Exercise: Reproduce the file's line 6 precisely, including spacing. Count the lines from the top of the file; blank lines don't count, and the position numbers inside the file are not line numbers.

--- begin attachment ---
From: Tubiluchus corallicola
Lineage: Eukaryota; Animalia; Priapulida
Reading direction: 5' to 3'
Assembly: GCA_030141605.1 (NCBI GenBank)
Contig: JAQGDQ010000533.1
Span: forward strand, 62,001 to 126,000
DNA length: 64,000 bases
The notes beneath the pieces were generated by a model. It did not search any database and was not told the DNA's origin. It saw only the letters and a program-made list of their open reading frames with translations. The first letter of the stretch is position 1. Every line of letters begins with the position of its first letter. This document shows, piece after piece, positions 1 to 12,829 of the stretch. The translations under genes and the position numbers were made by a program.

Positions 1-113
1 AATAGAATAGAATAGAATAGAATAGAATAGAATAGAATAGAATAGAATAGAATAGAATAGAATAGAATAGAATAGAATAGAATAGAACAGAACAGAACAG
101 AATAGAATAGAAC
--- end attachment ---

Span: forward strand, 62,001 to 126,000